12. Veronica Lake
Veronica Lake might be a name that has faded away recently, but her iconic look and hairstyle has lived on in the industry ever since she left it. It started while filming I Wanted Wings, when Lake’s long blond hair fell over her eye in a scene. It was left in and the peek-a-boo effect was created. Lake’s first big role came in Sullivan’s Travels, the film that inspired O Brother, Where Art Thou? After an up and down career of films and roles that received mixed reviews, Lake left the industry in 1951, citing that her blonde s*x symbol status was wearing on her. When she left, she declared her reasoning was the answer to a simple question, “Did I want to be one of the walking dead or a real person?”
11. Dorothy Comingore
It’s no secret that Citizen Kane, perhaps the greatest film ever made, was maligned when it was first made. Orson Welles was a newcomer to the industry and the film was ahead of its time, but there was also the role of Susan Alexander Kane, a role played to perfection by Dorothy Comingore. This role was the not-so-subtle satire of the real-life Marion Davies, newspaper mogul William Randolph Hearst‘s mistress. Comingore played up the character’s deficiencies beautifully, but it cost her a very promising career in film. While Comingore did participate in many left-leaning causes, she was the victim of a massive retaliation smear campaign from Hearst. She was suspended from RKO studios for getting ill and they refused to loan out her services to other studios. She was put on a communist watch list, arrested for prostitution, and later, lost custody of her children because of an alleged drinking problem. In 1951, Comingore was blacklisted in Hollywood. In 1952, she was called to answer questions about her communist involvement, but she refused. After all, her career was already over.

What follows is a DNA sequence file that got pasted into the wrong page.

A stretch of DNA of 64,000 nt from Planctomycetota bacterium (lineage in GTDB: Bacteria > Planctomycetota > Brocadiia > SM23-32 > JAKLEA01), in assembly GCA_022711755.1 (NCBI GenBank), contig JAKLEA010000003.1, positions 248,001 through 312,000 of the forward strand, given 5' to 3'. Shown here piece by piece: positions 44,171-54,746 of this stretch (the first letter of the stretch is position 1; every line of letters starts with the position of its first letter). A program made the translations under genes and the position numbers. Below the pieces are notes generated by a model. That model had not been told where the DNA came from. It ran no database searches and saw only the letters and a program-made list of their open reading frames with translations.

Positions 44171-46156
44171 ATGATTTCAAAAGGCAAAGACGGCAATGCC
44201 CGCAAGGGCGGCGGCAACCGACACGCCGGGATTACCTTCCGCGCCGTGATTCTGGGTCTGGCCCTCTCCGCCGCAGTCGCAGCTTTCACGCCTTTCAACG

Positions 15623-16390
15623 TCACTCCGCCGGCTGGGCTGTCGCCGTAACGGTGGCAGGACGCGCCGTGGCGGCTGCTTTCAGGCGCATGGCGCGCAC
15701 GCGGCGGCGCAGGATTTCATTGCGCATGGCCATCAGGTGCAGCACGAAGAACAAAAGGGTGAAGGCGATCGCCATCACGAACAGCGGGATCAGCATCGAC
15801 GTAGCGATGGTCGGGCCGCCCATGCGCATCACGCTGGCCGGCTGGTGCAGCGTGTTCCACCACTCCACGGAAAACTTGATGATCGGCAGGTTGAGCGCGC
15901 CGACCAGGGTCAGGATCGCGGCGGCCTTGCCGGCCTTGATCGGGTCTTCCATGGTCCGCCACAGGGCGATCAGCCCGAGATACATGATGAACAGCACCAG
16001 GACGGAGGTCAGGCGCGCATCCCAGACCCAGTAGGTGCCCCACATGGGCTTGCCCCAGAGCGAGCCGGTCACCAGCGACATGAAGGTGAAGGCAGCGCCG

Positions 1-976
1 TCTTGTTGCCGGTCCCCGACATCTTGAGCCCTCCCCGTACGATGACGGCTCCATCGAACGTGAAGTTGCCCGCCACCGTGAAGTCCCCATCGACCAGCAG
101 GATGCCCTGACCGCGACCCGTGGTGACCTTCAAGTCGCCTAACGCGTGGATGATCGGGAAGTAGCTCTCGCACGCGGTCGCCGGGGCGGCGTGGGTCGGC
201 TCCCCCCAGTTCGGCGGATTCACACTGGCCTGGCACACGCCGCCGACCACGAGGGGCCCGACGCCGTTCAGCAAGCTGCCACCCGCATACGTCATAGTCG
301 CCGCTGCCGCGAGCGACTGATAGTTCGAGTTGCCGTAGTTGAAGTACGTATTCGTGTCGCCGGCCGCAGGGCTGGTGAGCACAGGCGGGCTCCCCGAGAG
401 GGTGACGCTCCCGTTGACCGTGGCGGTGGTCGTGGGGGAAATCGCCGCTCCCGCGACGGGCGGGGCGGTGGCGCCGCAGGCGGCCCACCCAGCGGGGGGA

10. Barbara Payton
In a role that led the studios to quickly fall in love with her, the beautiful Barbara Payton’s first big break was in the film Trapped (1949). Despite her quality performance, the next role she was cast in was as the seductive girlfriend in Kiss Tomorrow Goodbye. If you were to track her career’s trajectory, even though the latter film made her a lot of money and helped cement her career, the seductive beauty role also led to her being typecast. The next two films she did, Dallas and Only the Valiant, were even lesser parts, essentially eye candy gigs that sheltered Payton from the spotlight. After that, Payton did Bride of Godzilla and her hopes of ever being a serious actress were dashed. Not long after that, Payton was involved in a highly publicized love triangle with actors Tom Neal and Franchot Tone, a triangle that ended in a bloody brawl between the men. The bad press that followed Payton and her love interests erased what was left of her career. She would end up going down a dark path of drinking, arrests, and prostitution.
9. Judy Holliday
These days, it would be unheard of for an actress to receive critical acclaim for playing a scatterbrained blonde like the character of Billie Dawn in the 1950 film, Born Yesterday, but that’s just what happened for Judy Holliday. For playing this character, Holliday won the award for Best Actress at the Academy Awards. Holliday would go on to star in It Should Happen to You with Jack Lemmon. Here, she was asked to take another role of a rather naïve blonde woman. Unfortunately for Holliday, her name was linked to communism during Hollywood’s paranoid years and she was the subject of an FBI investigation in 1950, shortly after her first brush with fame. In 1952, more concerns were raised. While she was never found guilty, a result that some suggest was because of her ability to “play dumb” so well. Holliday’s career was hampered by the accusations. When she returned to big fame with 1960’s Bells are Ringing, the New York Times wrote of Holliday, “The squeaky voice, the embarrassed giggle, the brassy naivete, the dimples, the teeter-totter walk fortunately remain unimpaired.” Only five years after this review, she died of breast cancer. She was 43.
8. Marilyn Monroe